Pindar - Lyrical Poetry

Plato - Philosophy

Plutarch - History, Biography, Philosophy

Posidippus (comic poet)-Comedy

Protagoras - Philosophy

Pythagoras of Samos-Philosophy, Mathematics, Religion (No works)

Sappho of Lesbos-Lyric Poetry

Simonides-Lyric Poetry

Socrates-Philosophy (No Works)

Solon - Politics, Philosophy

Stesichorus-Lyric Poetry

Strattis-Comedy

Thales of Miletus-Philosophy, Mathematics, Astronomy, Physics

Theocritus - Bucolic poetry

Theopompus-History

Thucydides - History

Xenarchus of Seleucia-Philosophy, Philology

Xenophanes- Philosophy, Theology

Xenophon - History

Zeno of Citium-Philosophy

Zeno of Elea-Philosophy

Codrus

Codrus (Greek: Κόδρος, Kódros) was the last of the semi-mythical Kings of Athens (r. ca 1089–1068 BC). He was an ancient exemplar of patriotism and self-sacrifice. He was succeeded by his son Medon, who it is claimed ruled not as king but as the first Archon of Athens.

Aristotle, however, in the Constitution of the Athenians states an alternative view that Medon was also King of Athens rather than first Archon.The earliest version of the story of Codrus comes from the 4th oration Against Leocrates by Lycurgus of Athens. During the time of the Dorian Invasion of Peloponnesus (c. 1068 BC), the Dorians under Aletes, son of Hippotes had consulted the Delphic Oracle, who prophesied that their invasion would succeed as long as the king was not harmed. The news of this prophecy, that only the death of an Athenian king would ensure the safety of Athens, quickly found its way to the ears of Codrus. In devotion to his people, Codrus disguised himself as a peasant and made it to the vicinity of the Dorian encampment across the river, where he provoked a group of Dorian soldiers. He was put to death in the quarrel, and the Dorians, realizing Codrus had been slain, decided to retreat in fear of their prophesied defeat. In the aftermath of these events, it was claimed that no one thought himself worthy to succeed Codrus and so the title of king was abolished, and that of archon substituted for it.

Aristotle presented an alternative view that Codrus was succeeded as king by his sons Medon, and then Acastus.

Eupatridae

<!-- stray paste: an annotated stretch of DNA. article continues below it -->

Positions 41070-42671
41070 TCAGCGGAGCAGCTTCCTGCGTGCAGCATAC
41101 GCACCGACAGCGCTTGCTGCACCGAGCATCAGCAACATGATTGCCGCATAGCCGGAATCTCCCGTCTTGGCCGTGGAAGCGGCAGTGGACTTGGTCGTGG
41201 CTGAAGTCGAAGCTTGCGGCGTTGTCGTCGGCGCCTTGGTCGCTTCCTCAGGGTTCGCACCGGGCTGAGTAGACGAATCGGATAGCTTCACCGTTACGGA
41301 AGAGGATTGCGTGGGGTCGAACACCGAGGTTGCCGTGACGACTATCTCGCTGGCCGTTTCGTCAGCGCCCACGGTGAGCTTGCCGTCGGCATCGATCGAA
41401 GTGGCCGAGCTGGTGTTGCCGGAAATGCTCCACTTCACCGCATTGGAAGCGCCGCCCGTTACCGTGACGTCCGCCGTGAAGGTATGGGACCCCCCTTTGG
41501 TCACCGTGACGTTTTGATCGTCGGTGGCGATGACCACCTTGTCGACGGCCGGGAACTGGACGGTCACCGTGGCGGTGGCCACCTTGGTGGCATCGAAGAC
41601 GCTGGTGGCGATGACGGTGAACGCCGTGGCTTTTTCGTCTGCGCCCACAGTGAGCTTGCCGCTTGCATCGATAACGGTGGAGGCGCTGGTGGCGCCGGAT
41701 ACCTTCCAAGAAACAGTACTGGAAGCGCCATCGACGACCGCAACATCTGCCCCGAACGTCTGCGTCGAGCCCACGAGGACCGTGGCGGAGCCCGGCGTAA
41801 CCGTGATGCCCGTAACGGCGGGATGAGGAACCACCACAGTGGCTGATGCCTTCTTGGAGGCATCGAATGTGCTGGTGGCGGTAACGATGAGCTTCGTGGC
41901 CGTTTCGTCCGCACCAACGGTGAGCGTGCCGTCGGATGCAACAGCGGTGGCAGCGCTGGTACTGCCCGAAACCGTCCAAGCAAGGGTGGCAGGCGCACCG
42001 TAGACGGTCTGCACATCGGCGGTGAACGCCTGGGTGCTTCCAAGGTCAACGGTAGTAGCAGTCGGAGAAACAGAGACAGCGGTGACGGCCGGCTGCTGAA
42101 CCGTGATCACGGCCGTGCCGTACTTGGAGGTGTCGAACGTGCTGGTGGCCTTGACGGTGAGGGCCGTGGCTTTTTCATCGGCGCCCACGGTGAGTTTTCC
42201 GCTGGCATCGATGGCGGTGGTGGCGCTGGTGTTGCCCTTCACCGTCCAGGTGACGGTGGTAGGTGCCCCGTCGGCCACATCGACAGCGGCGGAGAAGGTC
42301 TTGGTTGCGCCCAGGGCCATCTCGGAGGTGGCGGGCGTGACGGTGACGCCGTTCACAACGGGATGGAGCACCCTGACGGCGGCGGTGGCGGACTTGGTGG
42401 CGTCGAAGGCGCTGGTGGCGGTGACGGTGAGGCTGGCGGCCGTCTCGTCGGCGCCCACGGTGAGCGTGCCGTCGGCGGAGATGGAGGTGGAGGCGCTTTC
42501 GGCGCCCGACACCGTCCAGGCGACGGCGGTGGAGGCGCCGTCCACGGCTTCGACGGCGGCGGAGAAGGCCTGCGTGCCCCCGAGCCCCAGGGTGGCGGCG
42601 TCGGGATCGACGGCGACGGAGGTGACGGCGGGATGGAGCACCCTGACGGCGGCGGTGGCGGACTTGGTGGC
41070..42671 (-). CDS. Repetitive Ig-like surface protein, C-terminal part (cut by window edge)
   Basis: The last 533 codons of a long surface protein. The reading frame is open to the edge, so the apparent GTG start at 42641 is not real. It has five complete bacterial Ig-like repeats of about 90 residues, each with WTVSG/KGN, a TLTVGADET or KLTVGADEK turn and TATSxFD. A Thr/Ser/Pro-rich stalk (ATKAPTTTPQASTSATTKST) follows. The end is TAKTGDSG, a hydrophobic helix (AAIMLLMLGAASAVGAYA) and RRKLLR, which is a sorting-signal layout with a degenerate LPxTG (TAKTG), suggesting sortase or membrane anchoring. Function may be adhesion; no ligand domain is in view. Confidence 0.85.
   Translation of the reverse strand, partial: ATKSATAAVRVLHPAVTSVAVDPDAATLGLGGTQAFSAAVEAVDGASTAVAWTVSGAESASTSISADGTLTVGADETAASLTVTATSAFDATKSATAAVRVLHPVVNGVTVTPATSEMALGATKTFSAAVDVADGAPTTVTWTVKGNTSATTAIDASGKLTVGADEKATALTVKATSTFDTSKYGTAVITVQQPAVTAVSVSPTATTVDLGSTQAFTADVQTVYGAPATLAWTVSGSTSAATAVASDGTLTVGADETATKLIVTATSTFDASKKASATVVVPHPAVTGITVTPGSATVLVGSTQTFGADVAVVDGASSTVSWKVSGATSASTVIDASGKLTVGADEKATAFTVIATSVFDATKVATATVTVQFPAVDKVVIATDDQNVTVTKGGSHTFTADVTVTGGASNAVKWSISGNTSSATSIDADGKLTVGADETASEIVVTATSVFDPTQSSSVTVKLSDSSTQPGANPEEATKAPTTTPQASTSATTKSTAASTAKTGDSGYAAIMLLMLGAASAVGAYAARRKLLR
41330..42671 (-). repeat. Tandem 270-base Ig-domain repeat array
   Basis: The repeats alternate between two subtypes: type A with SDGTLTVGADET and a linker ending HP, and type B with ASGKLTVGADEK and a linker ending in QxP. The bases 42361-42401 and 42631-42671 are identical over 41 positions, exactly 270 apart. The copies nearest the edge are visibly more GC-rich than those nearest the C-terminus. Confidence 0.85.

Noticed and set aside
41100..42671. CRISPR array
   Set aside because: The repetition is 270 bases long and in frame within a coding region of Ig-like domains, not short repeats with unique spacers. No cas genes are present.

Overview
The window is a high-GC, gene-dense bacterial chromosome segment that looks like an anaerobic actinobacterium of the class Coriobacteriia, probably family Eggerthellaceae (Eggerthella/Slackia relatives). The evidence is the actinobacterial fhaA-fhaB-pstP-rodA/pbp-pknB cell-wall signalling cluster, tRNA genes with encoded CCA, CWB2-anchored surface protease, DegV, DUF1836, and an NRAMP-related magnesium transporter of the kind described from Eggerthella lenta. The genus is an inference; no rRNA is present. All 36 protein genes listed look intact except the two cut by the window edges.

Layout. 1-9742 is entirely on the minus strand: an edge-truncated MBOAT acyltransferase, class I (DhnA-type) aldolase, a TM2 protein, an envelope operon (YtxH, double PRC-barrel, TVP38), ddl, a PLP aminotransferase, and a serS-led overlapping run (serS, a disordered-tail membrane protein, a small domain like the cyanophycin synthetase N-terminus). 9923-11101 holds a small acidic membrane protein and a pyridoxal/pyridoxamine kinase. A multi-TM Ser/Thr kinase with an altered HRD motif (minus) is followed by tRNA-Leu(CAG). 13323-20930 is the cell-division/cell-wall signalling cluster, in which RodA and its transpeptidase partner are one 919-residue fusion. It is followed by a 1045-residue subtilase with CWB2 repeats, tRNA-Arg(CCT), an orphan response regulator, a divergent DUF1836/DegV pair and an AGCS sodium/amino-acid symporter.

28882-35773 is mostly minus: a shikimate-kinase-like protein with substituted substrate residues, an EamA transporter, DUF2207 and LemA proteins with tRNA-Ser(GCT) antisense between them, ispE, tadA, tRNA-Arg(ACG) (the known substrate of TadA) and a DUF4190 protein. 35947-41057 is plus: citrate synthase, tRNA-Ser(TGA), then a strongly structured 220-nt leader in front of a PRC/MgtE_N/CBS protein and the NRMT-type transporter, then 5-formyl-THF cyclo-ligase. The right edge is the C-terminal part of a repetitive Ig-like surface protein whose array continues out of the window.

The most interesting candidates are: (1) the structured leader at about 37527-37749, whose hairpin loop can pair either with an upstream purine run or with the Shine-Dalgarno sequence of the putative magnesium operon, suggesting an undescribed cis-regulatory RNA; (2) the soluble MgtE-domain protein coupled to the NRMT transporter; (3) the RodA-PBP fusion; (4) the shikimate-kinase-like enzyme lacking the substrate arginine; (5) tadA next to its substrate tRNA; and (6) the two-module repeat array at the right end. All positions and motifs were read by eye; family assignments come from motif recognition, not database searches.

Eupatridae (literally "good fathered", i.e. "offspring of noble fathers" or "the well-born") refers to the ancient nobility of the Greek region of Attica.

Euripides

Euripides (; Greek: Εὐριπίδης Eurīpídēs, pronounced [eu̯.riː.pí.dɛːs]; c. 480 – c. 406 BC) was a tragedian of classical Athens. Along with Aeschylus and Sophocles, he is one of the three ancient Greek tragedians for whom a significant number of plays have survived. Some ancient scholars attributed 95 plays to him but, according to the Suda, it was 92 at most. Of these, 18 or 19 have survived more or less complete (there has been debate about his authorship of Rhesus, largely on stylistic grounds) and there are also fragments, some substantial, of most of the other plays. More of his plays have survived intact than those of Aeschylus and Sophocles together, partly because his popularity grew as theirs declined—he became, in the Hellenistic Age, a cornerstone of ancient literary education, along with Homer, Demosthenes, and Menander.Euripides is identified with theatrical innovations that have profoundly influenced drama down to modern times, especially in the representation of traditional, mythical heroes as ordinary people in extraordinary circumstances. This new approach led him to pioneer developments that later writers adapted to comedy, some of which are characteristic of romance. Yet he also became "the most tragic of poets", focusing on the inner lives and motives of his characters in a way previously unknown. He was "the creator of...that cage which is the theatre of Shakespeare's Othello, Racine's Phèdre, of Ibsen and Strindberg," in which "...imprisoned men and women destroy each other by the intensity of their loves and hates", and yet he was also the literary ancestor of comic dramatists as diverse as Menander and George Bernard Shaw.Unique among writers of Ancient Athens, Euripides demonstrated sympathy towards the underrepresented members of society. His male contemporaries were frequently shocked by the 'heresies' he put into the mouths of characters, such as these words of his heroine Medea: